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5 Homeopathic remedies for postpartum insomnia

5 Homeopathic remedies for postpartum insomnia

What if there was a magic pill to help you get to sleep faster? And all-natural?

In this post, I’ll share the life-changing homeopathic remedies to help you get to sleep faster – without medications.

And the benefit?

Homeopathy is safe if you’re pregnant, and breastfeeding and it’s really safe for kids of all ages. So if your children happen to get into your homeopathic medicine, it’s ok. There’s no harm done.

But, wait. We also want to get to the root cause of why you’re not sleeping, because when you don’t sleep anxiety and depression set it.

And..the challenging part of homeopathy is it’s hard to choose the right remedy. So, it takes patience and time to learn which remedy is the right one for your body.

One more thing… the body needs deep nourishment after birth. So you may need more than homeopathy to help cure your anxiety, but this is a great first step.

insomnia

First, here are some homeopathic principles to consider:

  • the homeopathic remedy is based on YOUR unique symptoms
  • these symptoms can change and WILL when you find the right remedy
  • sometimes your symptoms get worse before they get better
  • BUT, the symptoms should always move outward {i.e. vomiting, diarrhea, fever etc. }
  • stop dosing the remedy when your symptoms change
  • if you don’t see a shift or a change, like going to sleep, it could be the wrong remedy
  • always watch and wait
  • note the time that you wake up at night, to find the correct remedy
  • always purchase 6 or 30c if you’re not working with a trained homeopath

To learn more about homeopathy, watch this free training: https://youtu.be/NRB-t2rqB8g

Let’s get started.

So, what is postpartum Insomnia?

Postpartum insomnia can occur after any pregnancy. I say pregnancy because if you’ve had a miscarriage, you could still struggle with insomnia due to the hormone shifts you’re experiencing.

Insomnia can occur anytime after your pregnancy, but often women notice when they stop breastfeeding or when their child is 3+ months.

Because hormones are involved, occasionally homeopathy does not work. See my youtube channel for more remedies to heal postpartum adrenal fatigue.

So, what are the secret remedies? Here are five of my favorite remedies for insomnia. Write down your unique symptom first, then look for a remedy below.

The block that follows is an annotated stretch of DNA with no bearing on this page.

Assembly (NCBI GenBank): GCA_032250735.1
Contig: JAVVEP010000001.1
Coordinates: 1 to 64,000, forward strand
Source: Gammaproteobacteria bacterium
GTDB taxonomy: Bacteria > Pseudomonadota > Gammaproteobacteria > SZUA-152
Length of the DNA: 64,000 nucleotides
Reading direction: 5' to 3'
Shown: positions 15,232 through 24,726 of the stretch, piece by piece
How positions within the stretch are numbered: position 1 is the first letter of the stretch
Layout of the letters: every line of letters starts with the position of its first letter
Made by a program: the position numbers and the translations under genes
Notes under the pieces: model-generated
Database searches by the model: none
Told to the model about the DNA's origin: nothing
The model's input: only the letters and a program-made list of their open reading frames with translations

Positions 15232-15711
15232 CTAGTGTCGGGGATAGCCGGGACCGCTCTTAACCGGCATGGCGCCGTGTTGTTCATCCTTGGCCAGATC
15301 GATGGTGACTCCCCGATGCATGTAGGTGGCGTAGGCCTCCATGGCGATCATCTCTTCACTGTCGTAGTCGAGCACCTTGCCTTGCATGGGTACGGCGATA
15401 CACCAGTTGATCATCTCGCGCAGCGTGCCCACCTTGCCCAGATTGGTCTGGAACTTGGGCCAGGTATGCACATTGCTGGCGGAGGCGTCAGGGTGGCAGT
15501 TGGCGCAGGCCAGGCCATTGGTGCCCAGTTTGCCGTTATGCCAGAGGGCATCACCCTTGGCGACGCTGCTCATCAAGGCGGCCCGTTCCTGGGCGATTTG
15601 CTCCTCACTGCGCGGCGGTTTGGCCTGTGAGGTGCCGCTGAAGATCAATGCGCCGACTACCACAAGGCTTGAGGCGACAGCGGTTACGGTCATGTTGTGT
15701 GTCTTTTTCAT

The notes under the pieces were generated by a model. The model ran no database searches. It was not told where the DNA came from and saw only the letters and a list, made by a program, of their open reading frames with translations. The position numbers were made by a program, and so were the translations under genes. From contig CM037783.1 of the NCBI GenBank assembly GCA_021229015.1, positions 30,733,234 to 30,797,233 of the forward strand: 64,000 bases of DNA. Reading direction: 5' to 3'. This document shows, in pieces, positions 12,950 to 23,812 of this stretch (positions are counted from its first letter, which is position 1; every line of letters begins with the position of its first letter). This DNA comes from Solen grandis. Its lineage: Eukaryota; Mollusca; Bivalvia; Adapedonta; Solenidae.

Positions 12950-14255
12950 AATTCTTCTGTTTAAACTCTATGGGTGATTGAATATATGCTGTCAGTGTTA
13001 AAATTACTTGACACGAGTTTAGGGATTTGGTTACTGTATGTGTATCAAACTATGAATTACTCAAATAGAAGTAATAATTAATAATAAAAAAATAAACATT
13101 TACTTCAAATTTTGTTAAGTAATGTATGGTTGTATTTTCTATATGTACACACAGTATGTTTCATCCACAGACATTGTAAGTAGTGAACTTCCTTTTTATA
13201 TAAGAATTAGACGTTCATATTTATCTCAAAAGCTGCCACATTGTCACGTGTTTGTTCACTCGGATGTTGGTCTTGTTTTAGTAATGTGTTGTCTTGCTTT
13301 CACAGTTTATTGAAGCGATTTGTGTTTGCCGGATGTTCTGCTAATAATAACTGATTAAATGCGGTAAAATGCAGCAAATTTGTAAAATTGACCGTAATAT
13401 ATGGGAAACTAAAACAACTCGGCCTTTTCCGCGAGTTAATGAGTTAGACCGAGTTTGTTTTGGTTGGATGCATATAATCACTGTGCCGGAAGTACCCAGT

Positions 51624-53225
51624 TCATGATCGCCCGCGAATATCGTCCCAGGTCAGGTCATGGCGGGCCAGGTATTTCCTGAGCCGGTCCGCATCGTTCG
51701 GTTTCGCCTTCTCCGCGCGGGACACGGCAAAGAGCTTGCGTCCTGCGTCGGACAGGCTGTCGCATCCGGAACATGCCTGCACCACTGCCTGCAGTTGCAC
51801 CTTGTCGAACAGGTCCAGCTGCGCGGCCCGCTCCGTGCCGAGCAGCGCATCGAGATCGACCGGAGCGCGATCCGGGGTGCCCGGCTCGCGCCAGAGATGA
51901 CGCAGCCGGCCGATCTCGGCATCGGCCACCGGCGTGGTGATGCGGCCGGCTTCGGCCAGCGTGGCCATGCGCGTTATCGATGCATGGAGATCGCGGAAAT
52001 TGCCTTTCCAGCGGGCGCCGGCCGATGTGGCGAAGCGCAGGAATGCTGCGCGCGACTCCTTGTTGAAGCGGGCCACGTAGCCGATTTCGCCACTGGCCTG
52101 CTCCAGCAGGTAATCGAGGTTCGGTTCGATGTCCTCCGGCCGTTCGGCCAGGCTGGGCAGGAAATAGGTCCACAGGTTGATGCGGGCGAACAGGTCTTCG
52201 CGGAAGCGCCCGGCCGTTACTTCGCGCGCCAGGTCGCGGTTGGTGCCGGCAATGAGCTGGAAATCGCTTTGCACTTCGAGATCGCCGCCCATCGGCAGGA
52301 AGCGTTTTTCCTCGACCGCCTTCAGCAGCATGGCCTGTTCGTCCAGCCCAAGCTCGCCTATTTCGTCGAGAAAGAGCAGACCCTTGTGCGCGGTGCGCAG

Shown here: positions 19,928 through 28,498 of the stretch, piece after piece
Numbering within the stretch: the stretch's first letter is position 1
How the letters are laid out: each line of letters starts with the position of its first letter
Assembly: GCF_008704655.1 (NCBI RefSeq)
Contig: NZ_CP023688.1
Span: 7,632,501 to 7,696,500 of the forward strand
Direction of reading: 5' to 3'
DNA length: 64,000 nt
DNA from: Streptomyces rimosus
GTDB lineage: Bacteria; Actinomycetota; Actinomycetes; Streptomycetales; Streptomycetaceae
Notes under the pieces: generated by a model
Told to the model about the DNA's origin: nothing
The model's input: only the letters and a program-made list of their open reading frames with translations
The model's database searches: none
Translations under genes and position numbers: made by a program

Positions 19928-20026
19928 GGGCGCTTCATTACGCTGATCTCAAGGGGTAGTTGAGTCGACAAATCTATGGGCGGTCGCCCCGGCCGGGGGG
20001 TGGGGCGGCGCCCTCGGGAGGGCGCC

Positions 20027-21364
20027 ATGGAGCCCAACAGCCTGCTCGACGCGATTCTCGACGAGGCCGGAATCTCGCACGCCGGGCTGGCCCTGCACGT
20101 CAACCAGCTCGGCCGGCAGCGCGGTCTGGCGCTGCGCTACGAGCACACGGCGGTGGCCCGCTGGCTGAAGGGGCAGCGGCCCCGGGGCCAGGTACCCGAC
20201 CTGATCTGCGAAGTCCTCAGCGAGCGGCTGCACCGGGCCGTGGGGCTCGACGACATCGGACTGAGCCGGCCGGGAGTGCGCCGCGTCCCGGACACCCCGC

5 Homeopathic medicine for insomnia

#1 Coffea cruda 30c

  • When you’re sleepless from excitement and joy, Coffea will help.
  • You may have difficulty going to sleep, your body is “tired and wired”.
  • You may have had too much coffee or caffeine during the day.
  • Your heart has a violent irregular palpitation.
  • You may have worries, overactive thoughts, and are sensitive to pain.
  • You might sleep until 3:00 am, and you wake up with a start.
  • You’re full of ideas, quick to act and toss about in anguish.

#2 Nux vomica 30c

  • Known as the “student’s remedy” it’s helpful when you can’t turn your mind off. ¹
  • Best remedy if you have digestive troubles from overindulging with food, tobacco, or alcohol {I’ve used this with a friend who drank too much! They vomited and then felt better}
  • You may have constipation, feeling as if a part remains unexpelled. Itching, blinding hemorrhoids.
  • Backache in your lumbar spine, burning in the spine; worse from 3-4 am.
  • You cannot sleep after 3:00 am, towards the morning. You wake up feeling wretched.
  • You’re better from a nap.
  • This is best given in the evening.

#3 Pulsatilla 30c

  • This person is like a broken record, you can’t stop the recurring thoughts
  • You may be sensitive, weepy, crave open air, and are sensitive to heat
  • Also, it can dry up your milk when you no longer need it – so be careful on dosing if you’re breastfeeding
  • You’re worse at night, after eating, and in a warm room, lying on your left or painful side